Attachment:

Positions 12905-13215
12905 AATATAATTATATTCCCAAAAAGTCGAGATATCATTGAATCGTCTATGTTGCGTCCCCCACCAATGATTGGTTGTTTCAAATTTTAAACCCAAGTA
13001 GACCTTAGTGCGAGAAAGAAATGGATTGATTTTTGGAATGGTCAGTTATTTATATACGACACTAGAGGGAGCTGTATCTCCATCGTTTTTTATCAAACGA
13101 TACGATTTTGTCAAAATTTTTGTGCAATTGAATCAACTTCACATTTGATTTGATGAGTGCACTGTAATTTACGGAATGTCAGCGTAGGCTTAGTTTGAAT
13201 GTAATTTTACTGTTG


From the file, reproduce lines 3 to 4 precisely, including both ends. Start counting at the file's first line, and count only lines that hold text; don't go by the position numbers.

13001 GACCTTAGTGCGAGAAAGAAATGGATTGATTTTTGGAATGGTCAGTTATTTATATACGACACTAGAGGGAGCTGTATCTCCATCGTTTTTTATCAAACGA
13101 TACGATTTTGTCAAAATTTTTGTGCAATTGAATCAACTTCACATTTGATTTGATGAGTGCACTGTAATTTACGGAATGTCAGCGTAGGCTTAGTTTGAAT